|News item||A great example of the free market failing miserably: http://www.viddler.com/explore/etika/videos/7/|
– Thelevellers, 2011-01-09 at 00:21:38 (6 comments)
|On 2011-01-09 at 00:23:09, Thelevellers wrote...
You can completely ignore most of the 'conspiracy' side of this, and it's still ridiculous - there was clearly AT LEAST a market for selling the EV-1s already made to their lease-holders. Crushing them made zero sense in any way shape or form. (Except to keep oil companies happy :P )
|On 2011-01-09 at 17:04:41, DigitalBoss wrote...
This movie does not document a failure of a free market, what it documents is a failed attempt of a government to control a market. The electric vehicle, or vehicles using any other alternative technologies will succeed when they are ready to succeed, determined by consumers in the marketplace, not by politicians, Republicans or Democrats, in the government.
|On 2011-01-09 at 22:02:36, Thelevellers wrote...
Did you even watch it? What reason was there to take back the cars? People were willing to buy them - why not sell them and at least make some money out of it? I agree the law attempt was a bit failed, but it did show there was a desire for the product. I meant that the fact they took the cars off the leasers and crushed them was a major failing. There is no good reason to do that, at all! Fair enough if you REALLY believe the companies that there wasn't enough demand to warrant upping the production rates, then fine, don;t make any new ones. But why the hell do you crush hundreds (thousands? I can;t remember) of perfectly good cars, that there is a market to sell?
|On 2011-01-10 at 17:22:08, DigitalBoss wrote...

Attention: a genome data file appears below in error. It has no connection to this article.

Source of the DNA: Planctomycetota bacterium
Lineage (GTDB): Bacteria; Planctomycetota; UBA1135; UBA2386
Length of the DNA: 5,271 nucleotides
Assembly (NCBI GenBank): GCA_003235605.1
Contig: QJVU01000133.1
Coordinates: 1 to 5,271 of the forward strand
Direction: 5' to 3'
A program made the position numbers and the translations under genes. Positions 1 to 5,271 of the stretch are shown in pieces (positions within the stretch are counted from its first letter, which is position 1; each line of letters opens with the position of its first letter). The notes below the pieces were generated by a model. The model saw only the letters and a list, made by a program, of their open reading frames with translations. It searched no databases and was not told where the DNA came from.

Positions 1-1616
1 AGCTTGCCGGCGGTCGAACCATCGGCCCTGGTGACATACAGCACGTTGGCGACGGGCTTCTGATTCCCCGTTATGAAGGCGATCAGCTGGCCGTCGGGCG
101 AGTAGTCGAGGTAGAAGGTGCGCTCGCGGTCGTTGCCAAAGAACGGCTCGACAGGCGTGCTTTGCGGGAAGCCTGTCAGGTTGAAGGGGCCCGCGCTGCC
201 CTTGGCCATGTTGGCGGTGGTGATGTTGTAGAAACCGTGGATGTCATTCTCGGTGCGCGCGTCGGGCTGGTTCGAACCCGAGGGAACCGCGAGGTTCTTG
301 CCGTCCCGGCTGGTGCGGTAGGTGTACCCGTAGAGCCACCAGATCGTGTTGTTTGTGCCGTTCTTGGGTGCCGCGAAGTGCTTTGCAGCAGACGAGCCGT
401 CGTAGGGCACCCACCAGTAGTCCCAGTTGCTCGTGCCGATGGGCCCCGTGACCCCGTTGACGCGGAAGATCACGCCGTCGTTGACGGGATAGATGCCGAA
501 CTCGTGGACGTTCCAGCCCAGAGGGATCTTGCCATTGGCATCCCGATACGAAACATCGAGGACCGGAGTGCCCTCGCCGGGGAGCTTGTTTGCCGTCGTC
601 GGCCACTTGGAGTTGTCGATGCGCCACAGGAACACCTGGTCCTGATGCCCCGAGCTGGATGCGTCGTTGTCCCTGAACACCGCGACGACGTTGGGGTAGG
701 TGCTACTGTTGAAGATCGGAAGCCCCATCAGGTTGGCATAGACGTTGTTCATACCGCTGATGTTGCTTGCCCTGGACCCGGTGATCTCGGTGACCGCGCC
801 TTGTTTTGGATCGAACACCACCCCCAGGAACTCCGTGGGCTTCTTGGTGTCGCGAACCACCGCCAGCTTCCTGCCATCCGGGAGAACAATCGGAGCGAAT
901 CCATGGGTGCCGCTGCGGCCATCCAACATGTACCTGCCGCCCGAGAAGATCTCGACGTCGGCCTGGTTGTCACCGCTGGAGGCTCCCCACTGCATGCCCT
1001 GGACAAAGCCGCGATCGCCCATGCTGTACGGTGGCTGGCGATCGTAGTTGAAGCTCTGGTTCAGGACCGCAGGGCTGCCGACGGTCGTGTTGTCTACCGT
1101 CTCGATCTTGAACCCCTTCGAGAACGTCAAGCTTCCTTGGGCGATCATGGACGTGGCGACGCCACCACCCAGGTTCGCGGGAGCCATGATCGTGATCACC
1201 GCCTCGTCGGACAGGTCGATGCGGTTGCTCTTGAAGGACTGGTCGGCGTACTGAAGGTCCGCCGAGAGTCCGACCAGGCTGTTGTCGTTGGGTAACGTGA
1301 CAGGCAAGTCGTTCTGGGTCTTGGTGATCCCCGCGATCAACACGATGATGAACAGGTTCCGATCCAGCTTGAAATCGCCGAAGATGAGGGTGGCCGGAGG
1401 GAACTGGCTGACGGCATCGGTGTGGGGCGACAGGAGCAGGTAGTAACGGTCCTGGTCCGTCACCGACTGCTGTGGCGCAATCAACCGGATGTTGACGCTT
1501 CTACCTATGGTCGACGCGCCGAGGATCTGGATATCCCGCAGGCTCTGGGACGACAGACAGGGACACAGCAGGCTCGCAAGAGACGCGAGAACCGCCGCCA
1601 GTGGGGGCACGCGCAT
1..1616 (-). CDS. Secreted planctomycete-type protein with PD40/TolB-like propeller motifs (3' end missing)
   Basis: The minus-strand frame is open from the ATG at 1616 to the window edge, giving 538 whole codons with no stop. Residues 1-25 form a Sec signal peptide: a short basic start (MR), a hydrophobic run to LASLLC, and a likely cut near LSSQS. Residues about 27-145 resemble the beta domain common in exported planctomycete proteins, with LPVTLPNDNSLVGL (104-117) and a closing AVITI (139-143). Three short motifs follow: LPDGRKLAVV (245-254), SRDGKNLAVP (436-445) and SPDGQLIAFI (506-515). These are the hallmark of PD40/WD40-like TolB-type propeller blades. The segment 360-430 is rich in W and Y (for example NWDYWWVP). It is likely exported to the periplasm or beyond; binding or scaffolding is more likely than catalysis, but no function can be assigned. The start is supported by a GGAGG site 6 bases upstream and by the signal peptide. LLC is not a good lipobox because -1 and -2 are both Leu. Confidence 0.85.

@Thelevellers: Yes. I watched the video. GM said that they took back the cars because their marketing surveys had indicated that the cars were not ready for the market. The Chevy Volt comes out later this year, the free market and the consumer should decide such things, not the government. GM's legal department was probably behind the heavy-handed confiscation policy, lawsuits and all. They knew the batteries were not going to last long and they were very expensive. The movie was talking about a few hundred cars, GM has to be concerned with if thousands, or even millions would be sold. GM knows a whole lot more about making cars than a few moonbats in California or a bunch of politicians in Washington.
|On 2011-01-10 at 17:30:10, DigitalBoss wrote...
The cars were GM's to take as they wished, they were leased. As to their reason, or motive, I don't care, it was their business, not yours or mine.
|On 2011-01-12 at 17:32:52, DigitalBoss wrote...
As it turns, government regulation itself is the reason for taking these cars off the market: "In addition, the cost of maintaining a parts supply and service infrastructure for the 15-year minimum required by the state of California meant that existing leases would not be renewed, and all the cars would have to be returned to GM's possession." Wikipedia